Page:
I told him my tale as we carried the odiferous crate, its broken contents, and the soiled shavings down to the incinerator to be burnt. 

Watford was intrigued, declaring they would positively be the highlight of any scientific exhibition at which they were displayed.

Things get tricky now, old man, but stay with me.  When I returned to my desk, I had the distinct impression the things in their bottles were looking at me. It’s an odd but familiar enough sensation to anyone who has spent time with a bottled menagerie; something about all those dull eyes floating there in the clouded yellowish solution. I picked up one bottle and tapped my fingernail on the glass, smiling --and may the Devil take me if the creature didn’t blink.

It was alive! But how could it be? After two months in a sample jar, with no oxygen or other natural sustaining force – and I swear on my honor as one of the Queen’s loyal subjects that the thing had been stone cold dead when it was put in the jar.

Nervous reflexes, you say? After two months of soaking in formaldehyde? The solution should have stiffened the membranes beyond the twitches of mere residual electrical impulses, if indeed it were possible for those impulses to occur so long after death.
I called out for Watford.

When he arrived, I picked up the bottle to show him. I’m sure he thought I was completely mad, but when I tapped –-there it was again, that blink! -- his pipe dropped from his mouth.  With trembling hands, he took the jar from me, regarding the thing inside with even more curiosity than before.

“Pelham, this is utterly unique!” He cried. “How could it possibly be so? Returning to life from death is remarkable enough, but to do so in a sealed jar filled with a poisonous chemical preservative? And it’s been two months!” His eyes narrowed with suspicion. “All right – you got me. What’s the trick?”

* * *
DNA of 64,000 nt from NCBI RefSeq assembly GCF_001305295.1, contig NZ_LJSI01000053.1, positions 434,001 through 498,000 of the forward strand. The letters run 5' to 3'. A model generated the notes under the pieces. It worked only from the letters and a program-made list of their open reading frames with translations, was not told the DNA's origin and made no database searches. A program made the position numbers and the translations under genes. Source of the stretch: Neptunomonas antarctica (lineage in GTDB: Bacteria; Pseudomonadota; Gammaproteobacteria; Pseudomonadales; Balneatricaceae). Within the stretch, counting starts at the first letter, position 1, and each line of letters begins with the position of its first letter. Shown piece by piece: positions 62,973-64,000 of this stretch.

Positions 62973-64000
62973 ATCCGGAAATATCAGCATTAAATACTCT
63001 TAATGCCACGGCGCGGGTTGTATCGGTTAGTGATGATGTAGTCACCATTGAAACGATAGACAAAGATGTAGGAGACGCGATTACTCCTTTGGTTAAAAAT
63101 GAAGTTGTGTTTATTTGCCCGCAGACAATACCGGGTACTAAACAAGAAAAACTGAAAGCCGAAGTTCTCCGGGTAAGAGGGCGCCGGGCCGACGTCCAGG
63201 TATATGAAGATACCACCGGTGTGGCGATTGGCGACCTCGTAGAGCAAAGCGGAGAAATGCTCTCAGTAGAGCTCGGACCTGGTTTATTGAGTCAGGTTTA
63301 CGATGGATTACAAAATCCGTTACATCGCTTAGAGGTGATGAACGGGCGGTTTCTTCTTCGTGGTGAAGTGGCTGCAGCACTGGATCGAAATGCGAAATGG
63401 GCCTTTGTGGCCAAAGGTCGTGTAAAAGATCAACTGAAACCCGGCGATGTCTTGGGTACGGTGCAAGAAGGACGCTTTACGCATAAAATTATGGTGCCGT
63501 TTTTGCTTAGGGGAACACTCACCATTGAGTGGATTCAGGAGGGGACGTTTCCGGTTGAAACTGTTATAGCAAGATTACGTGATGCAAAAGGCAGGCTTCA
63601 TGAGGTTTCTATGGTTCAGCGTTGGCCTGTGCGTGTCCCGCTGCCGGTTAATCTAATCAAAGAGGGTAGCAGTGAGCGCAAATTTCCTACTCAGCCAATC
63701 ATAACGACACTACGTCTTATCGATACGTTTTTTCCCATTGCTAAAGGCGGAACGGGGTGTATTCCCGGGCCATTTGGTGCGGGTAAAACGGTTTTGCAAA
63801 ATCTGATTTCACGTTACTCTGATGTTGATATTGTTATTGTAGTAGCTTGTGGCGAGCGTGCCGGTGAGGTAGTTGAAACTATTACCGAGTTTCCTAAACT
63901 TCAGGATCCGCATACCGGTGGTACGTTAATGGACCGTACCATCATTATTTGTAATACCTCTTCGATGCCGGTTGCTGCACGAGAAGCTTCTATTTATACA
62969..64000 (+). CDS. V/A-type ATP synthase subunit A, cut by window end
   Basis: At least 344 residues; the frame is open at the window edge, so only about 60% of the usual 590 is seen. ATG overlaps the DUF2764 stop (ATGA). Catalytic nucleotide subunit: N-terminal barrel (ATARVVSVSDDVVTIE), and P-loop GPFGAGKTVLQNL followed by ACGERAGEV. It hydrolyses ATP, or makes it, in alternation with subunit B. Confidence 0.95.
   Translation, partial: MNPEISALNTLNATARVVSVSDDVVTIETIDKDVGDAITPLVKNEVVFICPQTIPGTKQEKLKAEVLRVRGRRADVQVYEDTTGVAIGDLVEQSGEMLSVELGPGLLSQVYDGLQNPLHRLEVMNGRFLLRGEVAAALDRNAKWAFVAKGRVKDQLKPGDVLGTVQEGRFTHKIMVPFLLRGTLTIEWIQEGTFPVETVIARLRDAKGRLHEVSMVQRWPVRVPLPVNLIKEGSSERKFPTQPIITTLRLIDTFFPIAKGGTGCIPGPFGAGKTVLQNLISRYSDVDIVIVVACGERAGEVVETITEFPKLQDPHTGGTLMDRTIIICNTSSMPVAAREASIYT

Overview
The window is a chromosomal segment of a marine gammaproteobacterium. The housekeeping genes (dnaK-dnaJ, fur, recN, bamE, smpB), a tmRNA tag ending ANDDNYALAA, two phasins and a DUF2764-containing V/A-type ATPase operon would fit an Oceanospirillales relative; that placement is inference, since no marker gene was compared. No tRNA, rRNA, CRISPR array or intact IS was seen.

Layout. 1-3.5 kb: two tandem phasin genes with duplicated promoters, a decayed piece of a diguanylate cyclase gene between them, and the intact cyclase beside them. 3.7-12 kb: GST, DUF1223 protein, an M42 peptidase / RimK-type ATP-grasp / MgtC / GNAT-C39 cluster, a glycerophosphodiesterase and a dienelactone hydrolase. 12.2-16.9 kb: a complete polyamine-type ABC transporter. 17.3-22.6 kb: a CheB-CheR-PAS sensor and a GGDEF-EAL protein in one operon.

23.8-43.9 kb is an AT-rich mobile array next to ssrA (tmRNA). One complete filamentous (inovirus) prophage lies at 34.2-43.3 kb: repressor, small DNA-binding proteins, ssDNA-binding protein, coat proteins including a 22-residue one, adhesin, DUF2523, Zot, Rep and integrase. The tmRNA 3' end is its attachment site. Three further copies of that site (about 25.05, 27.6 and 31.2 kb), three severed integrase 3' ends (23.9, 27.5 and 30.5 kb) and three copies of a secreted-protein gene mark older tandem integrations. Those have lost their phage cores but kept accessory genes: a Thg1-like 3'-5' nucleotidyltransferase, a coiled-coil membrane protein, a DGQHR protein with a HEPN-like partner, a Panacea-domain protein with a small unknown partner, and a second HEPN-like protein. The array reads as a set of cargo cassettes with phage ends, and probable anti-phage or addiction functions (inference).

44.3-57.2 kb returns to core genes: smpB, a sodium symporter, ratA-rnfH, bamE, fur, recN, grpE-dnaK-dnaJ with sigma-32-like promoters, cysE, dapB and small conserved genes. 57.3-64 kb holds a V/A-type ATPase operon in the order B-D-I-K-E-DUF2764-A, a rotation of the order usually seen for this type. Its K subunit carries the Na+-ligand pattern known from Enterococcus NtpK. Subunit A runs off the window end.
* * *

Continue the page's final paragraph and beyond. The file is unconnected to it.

I assured him there was no trick, that I was as astounded as he in every respect. I had called him in only to confirm what I had seen, to make sure my travel-wearied brain wasn’t playing tricks on me.

“You see what this can mean?” He said. “This little thing holds the secret of resurrection in its mutated form. Think of what we can learn from it! The future of medical science will never be the same!” He slumped, sitting on the edge of my desk and cradling the specimen jar.

He begged me to let him have one to study. He offered me money, quite a lot of it. There was a look in his eyes that concerned me, and I began to feel protective of the ugly little things. I had brought them into this world, after all, in a bloody sort of way. They were mine. Taking my specimen back from him, I made excuses and not-very-subtle-y pushed him out of my lab.

I put the creatures into a cabinet and locked it tight, then prepared to take my leave for the day. At the last moment, I decided to take one home so I could spend the weekend making some preliminary sketches and notes before beginning serious study of the two on Monday.

When I returned to my work the following week, I was met in the hallway by a sheepish-looking Watford.

“Don’t be cross, old fellow,” he began, “But I had some extra time on my hands over the weekend and wanted to take a better look at your latest acquisitions. I’ve made some notes we can discuss later this morning. Mind-boggling stuff, absolutely.”

I unlocked the door and surveyed my lab. The wretch had done far more than look, and that was certain – the place was an absolute shambles: papers and books scattered everywhere, chairs overturned, bottles of chemical tipped, with the contents leaking and dripping. And in the corner, the cabinet where I had so carefully stashed my specimen, with the lock broken open.

Furious, I turned on Watford. Of course he denied everything. He had only picked the lock, and had returned the creature to its place last night, he said. I made my way through the debris and turned back the cabinet door, now hanging on a single hinge.

The specimen was gone.

There was an inquest, inspectors and constables pawing and trammeling over and through my laboratory and study. Watford maintained his innocence and despite my protests, managed to keep his position at the facility. The specimen was never found.

A few months have passed since then. I have developed the habit of carrying the second specimen back and forth with me, to and from work.  I have no doubt that if I left it unattended for any length of time, Watford would have it in an instant. He no doubt managed to drop or contaminate the other, and tried to cover up his shenanigans with the appearance of a false break-in. This last surviving representative, with its astonishing viability, must be kept safe at all costs.

There is no one I can trust it to here; the small publicity brought on by the criminal investigation has made it a coveted object to my professional colleagues, all of whom seem desperate to open it up and cut it to bits to satisfy their indiscriminate curiosity. Unbelievable foolishness that they should want to kill it to see why it lives.

And so, I have instructed my solicitors to have it delivered to you in America upon my death, in the hopes that you will find it as astounding and worthy of protection and observation as I did. 

Ever your faithful friend,
T Pelham